The latest Which? University annual student survey has found that northern universities are best for nightlife, while those in the south led the ratings for their political scenes.
It’s been 20 years since I graduated from the University of Leeds and set off on a career that would lead me to becoming Head of Campaigns at Which?.
Despite two decades living and working in London, where I’ve had the good fortune to work for Members of Parliament, pressure groups, government agencies, charities and now Which?, it was Leeds Uni – and particularly the student union – that kicked it all off.
In 1997, I was elected for a year as a sabbatical officer at Leeds University Union, so it’s great to see that in our latest annual student survey, Leeds is rated as one of the top unis for student union activities.
Of course, when you go to university, getting a good degree with first-class teaching is vital – particularly when students face tuition fees of £9k a year.
But when choosing a place to study, many students will often be looking for a lot more than the best place to do medicine – or History and Politics, in my case.
The opportunity to live away from home – perhaps experiencing life in a big city for the first time – and to get involved in sports clubs, societies or student politics is a big part of the experience.
Yes, the nightlife is important for some. And as someone who spent a good amount of time at the best club nights that Leeds had to offer in the mid-1990s, I’m glad that northern universities still top the polls for students who want to let their hair down between lectures and tutorials.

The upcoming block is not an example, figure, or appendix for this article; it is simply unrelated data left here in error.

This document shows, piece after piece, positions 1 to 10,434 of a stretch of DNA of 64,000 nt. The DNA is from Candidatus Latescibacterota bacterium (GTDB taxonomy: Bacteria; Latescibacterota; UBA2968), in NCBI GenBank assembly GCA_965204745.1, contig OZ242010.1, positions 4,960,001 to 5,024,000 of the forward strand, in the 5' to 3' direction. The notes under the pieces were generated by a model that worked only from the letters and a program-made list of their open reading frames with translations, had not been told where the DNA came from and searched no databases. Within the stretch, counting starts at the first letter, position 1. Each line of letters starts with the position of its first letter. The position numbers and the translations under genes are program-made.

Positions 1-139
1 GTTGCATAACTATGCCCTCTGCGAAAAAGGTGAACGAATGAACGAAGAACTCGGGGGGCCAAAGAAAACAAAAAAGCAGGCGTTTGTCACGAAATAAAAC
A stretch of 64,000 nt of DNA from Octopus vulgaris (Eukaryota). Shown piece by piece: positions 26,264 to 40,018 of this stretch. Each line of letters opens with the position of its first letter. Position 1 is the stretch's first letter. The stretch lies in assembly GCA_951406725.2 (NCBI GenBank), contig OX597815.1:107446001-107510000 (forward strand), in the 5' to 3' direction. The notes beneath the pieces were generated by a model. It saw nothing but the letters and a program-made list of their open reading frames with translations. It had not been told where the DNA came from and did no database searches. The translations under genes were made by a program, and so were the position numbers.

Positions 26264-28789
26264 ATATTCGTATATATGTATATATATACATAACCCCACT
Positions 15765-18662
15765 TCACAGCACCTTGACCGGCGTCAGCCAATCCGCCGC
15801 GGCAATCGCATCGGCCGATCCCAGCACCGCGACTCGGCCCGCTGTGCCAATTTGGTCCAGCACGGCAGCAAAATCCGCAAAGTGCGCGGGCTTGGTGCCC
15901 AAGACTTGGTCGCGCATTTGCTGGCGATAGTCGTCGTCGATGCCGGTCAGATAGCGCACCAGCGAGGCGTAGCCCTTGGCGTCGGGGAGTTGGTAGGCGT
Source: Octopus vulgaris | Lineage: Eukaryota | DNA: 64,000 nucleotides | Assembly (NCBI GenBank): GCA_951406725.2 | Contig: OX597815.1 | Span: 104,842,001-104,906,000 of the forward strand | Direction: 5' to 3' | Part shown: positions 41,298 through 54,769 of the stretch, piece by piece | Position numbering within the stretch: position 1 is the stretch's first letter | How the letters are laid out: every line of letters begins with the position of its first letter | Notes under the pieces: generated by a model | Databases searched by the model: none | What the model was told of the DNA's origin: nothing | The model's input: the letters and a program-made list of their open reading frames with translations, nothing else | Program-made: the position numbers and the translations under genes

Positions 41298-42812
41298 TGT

But for me, the student union was always the draw. Not only for cheap beer in Leeds Union’s infamous Old Bar, but also for the opportunity to get involved in trying to make the university and the union a better place.
So to get elected onto the union executive in my final year and to get paid to represent students and to run services for them was a real privilege.
And crucially, an important lesson. It gave me my first experience of seeing how a business is run. I was responsible for all of the union’s services; its shops, bars and its building. The union had a healthy turnover and it was a big responsibility to make sure that we continued to deliver a sustainable business.
I also got to experience campaigning at first-hand in a whole range of new ways.
Disability groups rightly put pressure on me to make the union building more accessible. Environmental groups argued with me to make sure that we had vegan beer on tap.
We led hundreds of students in a 24-hour occupation of one of the lecture theatres. We took buses of students down to London to go on marches against tuition fees. And I visited the Houses of Parliament for the first time to lobby our local MPs.
It was on one of these visits to Parliament that I decided I wanted to become a campaigner. And 20 years later, I still get to go and meet with Ministers and MPs (including a fellow student officer, who is now the MP for Leeds North West) – although now it’s about pressing them to tackle energy bills or broadband or scams.
So as teenagers taking their A-levels start to consider whether they want to go to uni and what the best option for them would be, I’d definitely recommend looking at our survey.
Getting a good degree matters, but university is about so much more than that.
What should you look for in a university? Are the extracurricular activities as important as the courses on offer or the university’s reputation?